Mendle takes Sonja to the excavation site where she meets Jason Tomas (28), also from the SA Museum. He shows them the sand-packed bones; including clasps, buckles, riveted plates and a rusty rapier—evidence of the first fatal skirmish with European soldiers in southern Africa? So as to conduct a proper investigation, and avoid unwanted publicity, one skeleton is covertly removed and taken to the museum.

Chapter 3: anthropology laboratory, SA Museum, Cape Town.
Mendle reveals the articulated skeleton of a mature male, about sixty years of age, with a fractured skull. It has missing teeth and a severely scarred jawbone—as if struck under the chin by a double-edged blade, probably made of steel. Suspecting that they may have found the burial site of Viceroy Francisco d’Almeida, killed at the Cape in 1510, Mendle decides to pursue his investigation behind closed doors. However, as museum policy bars the storage of illicit human remains, he asks Sonja and Jason to swear an oath of secrecy—until the victim is identified. It’s an oath that will change their lives.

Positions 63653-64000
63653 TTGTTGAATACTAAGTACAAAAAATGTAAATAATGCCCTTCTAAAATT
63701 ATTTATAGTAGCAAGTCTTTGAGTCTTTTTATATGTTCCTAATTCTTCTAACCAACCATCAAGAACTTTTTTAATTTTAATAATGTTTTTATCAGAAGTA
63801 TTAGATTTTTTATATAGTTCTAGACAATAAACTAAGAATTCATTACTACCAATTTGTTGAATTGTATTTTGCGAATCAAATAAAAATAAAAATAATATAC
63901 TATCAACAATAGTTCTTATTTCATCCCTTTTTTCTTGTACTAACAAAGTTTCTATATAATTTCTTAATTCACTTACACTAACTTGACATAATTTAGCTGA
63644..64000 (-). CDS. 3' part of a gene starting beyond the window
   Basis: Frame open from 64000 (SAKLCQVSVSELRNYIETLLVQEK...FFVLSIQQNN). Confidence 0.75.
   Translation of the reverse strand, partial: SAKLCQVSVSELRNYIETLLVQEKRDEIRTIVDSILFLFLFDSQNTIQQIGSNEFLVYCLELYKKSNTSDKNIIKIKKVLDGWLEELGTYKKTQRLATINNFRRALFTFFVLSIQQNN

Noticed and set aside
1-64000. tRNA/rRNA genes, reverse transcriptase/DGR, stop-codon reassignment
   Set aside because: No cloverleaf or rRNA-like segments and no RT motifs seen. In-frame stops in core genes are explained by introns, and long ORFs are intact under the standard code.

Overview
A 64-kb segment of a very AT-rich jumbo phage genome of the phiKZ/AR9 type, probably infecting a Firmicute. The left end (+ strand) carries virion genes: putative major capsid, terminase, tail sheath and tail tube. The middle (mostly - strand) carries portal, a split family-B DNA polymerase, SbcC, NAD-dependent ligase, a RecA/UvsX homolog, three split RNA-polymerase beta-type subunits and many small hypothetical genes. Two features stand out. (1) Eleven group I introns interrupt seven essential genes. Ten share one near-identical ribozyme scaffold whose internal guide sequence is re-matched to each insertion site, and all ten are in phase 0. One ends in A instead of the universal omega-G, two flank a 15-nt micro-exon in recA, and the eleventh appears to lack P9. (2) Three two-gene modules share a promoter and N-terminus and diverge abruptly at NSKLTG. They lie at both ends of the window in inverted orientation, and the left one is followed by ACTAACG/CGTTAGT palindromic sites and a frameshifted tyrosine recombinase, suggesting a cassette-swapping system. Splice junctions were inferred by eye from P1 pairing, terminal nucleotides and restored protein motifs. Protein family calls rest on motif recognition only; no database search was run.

Chapter 4: military museum, Castle of Good Hope, Cape Town.
Following Mendle’s suggestion, Sonja and Jason visit the Castle Military Museum to view the only known painting of Almeida’s ill-fated death. It depicts how he and his men were ambushed by herders and stampeding war-oxen after they raided a Khoena village near modern-day Mowbray. Questioning the reconstructed facts, they search the library upstairs for more clues.

Chapter 5: military library, Castle of Good Hope, Cape Town.
Browsing between the bookshelves, Sonja and Jason learn that Almeida served both Portugal and Spain, then at war with each other, at a time when the new Discoveries of the world were being divided between the two competing sovereigns. Turning to leave, Sonja stumbles upon a dossier of scrap notes, maps and lists about Almeida’s death; including how his demise had been foretold by the so-called witches of Cochin. However irrational, or criminal, Sonja steals the dossier.